This is why we deploy what we call “Fourth Quarter” Planning. “Fourth Quarter” Planning is a mindshift which Family Business Leaders have been asking us to design and put into place with them. It is a belief in the need to “begin with the end in mind” if you really intend to be and stay successful. In other words, you must think in terms of your personal “Fourth Quarter First” (and don’t wait for the “Two Minute Warning” or Overtime).
This addresses both your planned, foreseeable growth and future exit, as well as back up plans in case of an unexpected owner, partner or key employee death, disability, departure, dispute, divorce or business downturn.
It is more than just succession, estate and exit planning. It is the deliberate, adaptable and customized process for working with you and your family and colleagues to continue to profitably build your business. And to do this while at the same time working towards a successful future transition and eventual exit from your company. This is accomplished while also addressing how to protect what you’re building and how to take control of your legacy.
Many Family Business Leaders have heard us say that our job is to “look into the future” with you. And then work together collaboratively – with your Trusted Advisor Team – on what is needed to avoid foreseeable pitfalls and to achieve the incredible results you want.
That is the essence of “Fourth Quarter” Planning. To look ahead. To see it coming. To avoid Train Wrecks. To timely deploy what’s needed to keep the promises you’ve made to yourself, your family, your colleagues, your stakeholders, your customers and your communities.
A Better Outcome For You, Your Family and Your Team
Our Fourth Quarter Game Plan Program is built around 4 Powerful Playbooks and works for all size companies. Business owners have to make many decisions to stay successful. This program has 24 “Main Plays” that you can deploy to stay successful for the whole game.
What could Andy and Al have done differently to achieve much better results? What Plays could they have deployed?
From The Profit Playbook:
• They could have established a Profit Strategy Team to keep Double A strategically fine-tuned and in a Business Model position to overcome marketplace disruption and to enhance Paul’s leadership development.
• They could have deployed a Performance Target Incentive Program for their project supervisors (tied to construction projects completed on time and within budget) to help retain them and improve performance. Nonsolicitation protections would have been built in.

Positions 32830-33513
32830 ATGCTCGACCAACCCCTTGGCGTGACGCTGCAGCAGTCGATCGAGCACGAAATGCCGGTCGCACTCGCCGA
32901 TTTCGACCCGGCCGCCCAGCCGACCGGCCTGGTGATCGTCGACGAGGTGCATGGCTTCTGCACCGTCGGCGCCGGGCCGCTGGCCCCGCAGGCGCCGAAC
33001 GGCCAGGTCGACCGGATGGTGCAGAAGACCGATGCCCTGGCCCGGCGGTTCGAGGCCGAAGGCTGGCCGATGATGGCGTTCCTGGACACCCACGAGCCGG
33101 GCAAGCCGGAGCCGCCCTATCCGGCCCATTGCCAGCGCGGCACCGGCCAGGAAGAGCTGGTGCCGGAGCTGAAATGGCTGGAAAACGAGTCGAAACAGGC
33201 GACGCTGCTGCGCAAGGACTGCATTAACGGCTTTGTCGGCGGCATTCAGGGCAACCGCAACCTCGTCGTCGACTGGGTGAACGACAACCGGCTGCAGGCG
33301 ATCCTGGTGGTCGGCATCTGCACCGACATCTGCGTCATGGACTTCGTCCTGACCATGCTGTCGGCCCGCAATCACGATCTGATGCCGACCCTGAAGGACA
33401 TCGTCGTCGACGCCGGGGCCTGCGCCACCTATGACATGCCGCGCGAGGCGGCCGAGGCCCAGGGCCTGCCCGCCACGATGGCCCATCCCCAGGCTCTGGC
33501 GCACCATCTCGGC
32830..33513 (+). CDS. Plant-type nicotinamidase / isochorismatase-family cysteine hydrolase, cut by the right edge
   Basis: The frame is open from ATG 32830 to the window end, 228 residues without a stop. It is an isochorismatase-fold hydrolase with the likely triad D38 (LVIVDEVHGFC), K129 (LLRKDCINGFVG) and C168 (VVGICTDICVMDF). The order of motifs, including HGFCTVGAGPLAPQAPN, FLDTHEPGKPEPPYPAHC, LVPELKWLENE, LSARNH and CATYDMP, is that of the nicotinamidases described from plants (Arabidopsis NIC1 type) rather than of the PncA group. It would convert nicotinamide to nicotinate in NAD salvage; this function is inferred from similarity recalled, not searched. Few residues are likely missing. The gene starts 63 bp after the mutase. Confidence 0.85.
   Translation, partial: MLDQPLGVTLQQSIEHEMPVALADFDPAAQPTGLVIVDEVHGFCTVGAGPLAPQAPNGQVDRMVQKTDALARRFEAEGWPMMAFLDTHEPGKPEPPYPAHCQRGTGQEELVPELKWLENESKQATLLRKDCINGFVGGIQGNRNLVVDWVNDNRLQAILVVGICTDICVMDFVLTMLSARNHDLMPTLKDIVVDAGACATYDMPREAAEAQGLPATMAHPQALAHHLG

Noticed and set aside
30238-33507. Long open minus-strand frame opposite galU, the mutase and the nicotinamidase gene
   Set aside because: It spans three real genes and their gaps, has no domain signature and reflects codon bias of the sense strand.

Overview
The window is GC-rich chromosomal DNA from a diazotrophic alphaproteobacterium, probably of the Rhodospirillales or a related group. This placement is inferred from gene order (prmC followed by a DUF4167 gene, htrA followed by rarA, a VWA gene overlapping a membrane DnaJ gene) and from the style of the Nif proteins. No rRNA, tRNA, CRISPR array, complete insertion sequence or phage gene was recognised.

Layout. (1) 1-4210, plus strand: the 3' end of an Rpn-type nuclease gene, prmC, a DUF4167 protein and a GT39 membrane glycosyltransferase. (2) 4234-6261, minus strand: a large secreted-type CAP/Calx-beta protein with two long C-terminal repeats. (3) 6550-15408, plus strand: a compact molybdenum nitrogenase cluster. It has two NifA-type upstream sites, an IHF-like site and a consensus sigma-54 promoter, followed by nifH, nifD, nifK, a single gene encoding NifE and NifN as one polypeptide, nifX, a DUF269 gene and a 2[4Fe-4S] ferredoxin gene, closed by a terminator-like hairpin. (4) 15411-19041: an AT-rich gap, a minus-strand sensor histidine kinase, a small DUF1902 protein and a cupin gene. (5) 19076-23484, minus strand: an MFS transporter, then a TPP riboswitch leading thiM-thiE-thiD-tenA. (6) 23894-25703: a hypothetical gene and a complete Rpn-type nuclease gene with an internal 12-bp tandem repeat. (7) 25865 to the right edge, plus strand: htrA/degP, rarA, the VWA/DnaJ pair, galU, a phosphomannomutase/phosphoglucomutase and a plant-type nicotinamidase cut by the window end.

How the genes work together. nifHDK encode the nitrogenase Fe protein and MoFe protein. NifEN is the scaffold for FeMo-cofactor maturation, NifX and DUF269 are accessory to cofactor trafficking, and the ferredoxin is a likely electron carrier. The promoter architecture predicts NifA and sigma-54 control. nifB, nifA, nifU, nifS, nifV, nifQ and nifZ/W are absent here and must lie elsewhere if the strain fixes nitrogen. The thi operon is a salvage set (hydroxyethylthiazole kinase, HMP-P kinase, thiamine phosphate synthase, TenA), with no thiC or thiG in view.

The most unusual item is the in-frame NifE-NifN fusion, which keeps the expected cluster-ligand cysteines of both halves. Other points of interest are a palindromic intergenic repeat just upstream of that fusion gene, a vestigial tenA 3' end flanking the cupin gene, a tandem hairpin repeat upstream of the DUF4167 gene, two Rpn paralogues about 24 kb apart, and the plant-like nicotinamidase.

From The Protection Playbook:
• They could have updated the pricing and terms in their Buy-Sell Agreement to more closely reflect family business and construction company pricing and terms. For example, given the construction nature of the business, the pricing method could have favored a book value method, adjusted by equipment value, WIP, and the impact of holdbacks on receivable collections.
• They could have enabled Paul to earn some stock ownership (or equity appreciation right) over time using a Two Phase Rolling Vesting Plan (with the stock subject to its own Buy-Sell Agreement). With this Paul could begin early on to be thinking as an owner and colleague. This would have also given him enough partial ownership which could make his overall Company purchase bankable.
From The Estate Playbook:
• They could have used the Family Bloodline Opportunities Trust to hold the stock of Andy’s son so they weren’t forced to buy it back in his divorce.
• They could have established Revocable Living Trusts with Family Business protections and re-titled their stock into their Trusts to avoid Probate Court.
From The Succession Playbook:
• They could have timely elected to be an “S” corporation which (due to basis build up or single level tax) would have reduced the income tax on a Company sale.
• They could have established (and been investing in) a Deferred Compensation Agreement for Andy and Al to take some of the pressure off of their heavy reliance on stock price for retirement.
• They could have funded their Buy-Sell Agreement and Deferred Compensation Agreement with the right Life Insurance portfolio fit to better assure they had the right cash at the right time.
Your “Fourth Quarter Game Plan”
None of us want to let down those who depend on us. We all want to keep the promises we have made to ourselves, to our families, to our colleagues, to our stakeholders, to our customers and to our communities.
This all begins with understanding what you value most. And then moving ahead with speed, clarity and purpose to deploy what’s needed to stay successful for the whole game.
*While this example is real, we’ve changed the actual names, business details, and personal details so that no specific person or business can be identified.